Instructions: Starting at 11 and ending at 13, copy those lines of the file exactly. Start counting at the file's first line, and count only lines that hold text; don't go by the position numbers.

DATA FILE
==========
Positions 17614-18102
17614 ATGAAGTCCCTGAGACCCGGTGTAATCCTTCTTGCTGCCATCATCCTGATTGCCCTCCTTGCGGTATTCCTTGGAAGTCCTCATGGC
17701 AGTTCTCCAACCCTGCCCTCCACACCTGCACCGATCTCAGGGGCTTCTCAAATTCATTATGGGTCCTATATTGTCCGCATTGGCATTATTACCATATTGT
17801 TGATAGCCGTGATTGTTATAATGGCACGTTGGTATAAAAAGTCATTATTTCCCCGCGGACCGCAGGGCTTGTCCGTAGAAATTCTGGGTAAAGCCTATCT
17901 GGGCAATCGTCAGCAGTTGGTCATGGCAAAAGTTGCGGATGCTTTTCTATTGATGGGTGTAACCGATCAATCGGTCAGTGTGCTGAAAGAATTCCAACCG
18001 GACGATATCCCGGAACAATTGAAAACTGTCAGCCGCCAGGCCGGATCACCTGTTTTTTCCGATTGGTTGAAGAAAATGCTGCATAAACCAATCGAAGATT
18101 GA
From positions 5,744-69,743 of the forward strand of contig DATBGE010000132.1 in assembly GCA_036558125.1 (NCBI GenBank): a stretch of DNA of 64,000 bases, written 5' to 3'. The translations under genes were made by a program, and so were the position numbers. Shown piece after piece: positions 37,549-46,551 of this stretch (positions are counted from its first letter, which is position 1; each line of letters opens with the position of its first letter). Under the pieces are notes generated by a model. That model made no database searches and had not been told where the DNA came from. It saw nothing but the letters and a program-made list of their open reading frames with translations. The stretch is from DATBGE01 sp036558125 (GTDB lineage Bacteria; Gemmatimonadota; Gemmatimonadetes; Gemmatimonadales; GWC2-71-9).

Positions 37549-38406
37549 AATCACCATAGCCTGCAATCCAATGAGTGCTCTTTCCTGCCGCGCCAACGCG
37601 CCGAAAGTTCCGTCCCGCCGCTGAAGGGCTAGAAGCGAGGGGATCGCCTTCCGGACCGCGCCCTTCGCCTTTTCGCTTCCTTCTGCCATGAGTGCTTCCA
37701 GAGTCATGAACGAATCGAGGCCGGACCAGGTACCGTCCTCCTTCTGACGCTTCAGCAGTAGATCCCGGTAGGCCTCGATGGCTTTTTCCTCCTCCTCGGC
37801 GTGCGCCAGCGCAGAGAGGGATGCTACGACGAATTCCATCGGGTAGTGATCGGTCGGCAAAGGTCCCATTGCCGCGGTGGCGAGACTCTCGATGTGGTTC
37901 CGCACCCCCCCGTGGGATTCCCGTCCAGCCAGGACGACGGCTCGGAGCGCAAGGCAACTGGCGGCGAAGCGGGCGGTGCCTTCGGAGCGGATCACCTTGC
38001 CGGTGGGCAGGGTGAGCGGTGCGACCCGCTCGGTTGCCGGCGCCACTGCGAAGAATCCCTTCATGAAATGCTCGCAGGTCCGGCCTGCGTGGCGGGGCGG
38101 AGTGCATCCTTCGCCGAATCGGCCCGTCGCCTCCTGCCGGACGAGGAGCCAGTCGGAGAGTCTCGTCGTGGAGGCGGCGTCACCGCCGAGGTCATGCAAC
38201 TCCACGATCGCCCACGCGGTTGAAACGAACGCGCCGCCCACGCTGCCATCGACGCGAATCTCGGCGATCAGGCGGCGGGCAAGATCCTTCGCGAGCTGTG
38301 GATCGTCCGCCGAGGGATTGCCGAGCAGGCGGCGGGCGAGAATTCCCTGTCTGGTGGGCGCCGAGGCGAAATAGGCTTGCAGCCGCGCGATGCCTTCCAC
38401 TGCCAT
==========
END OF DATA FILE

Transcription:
37601 CCGAAAGTTCCGTCCCGCCGCTGAAGGGCTAGAAGCGAGGGGATCGCCTTCCGGACCGCGCCCTTCGCCTTTTCGCTTCCTTCTGCCATGAGTGCTTCCA
37701 GAGTCATGAACGAATCGAGGCCGGACCAGGTACCGTCCTCCTTCTGACGCTTCAGCAGTAGATCCCGGTAGGCCTCGATGGCTTTTTCCTCCTCCTCGGC
37801 GTGCGCCAGCGCAGAGAGGGATGCTACGACGAATTCCATCGGGTAGTGATCGGTCGGCAAAGGTCCCATTGCCGCGGTGGCGAGACTCTCGATGTGGTTC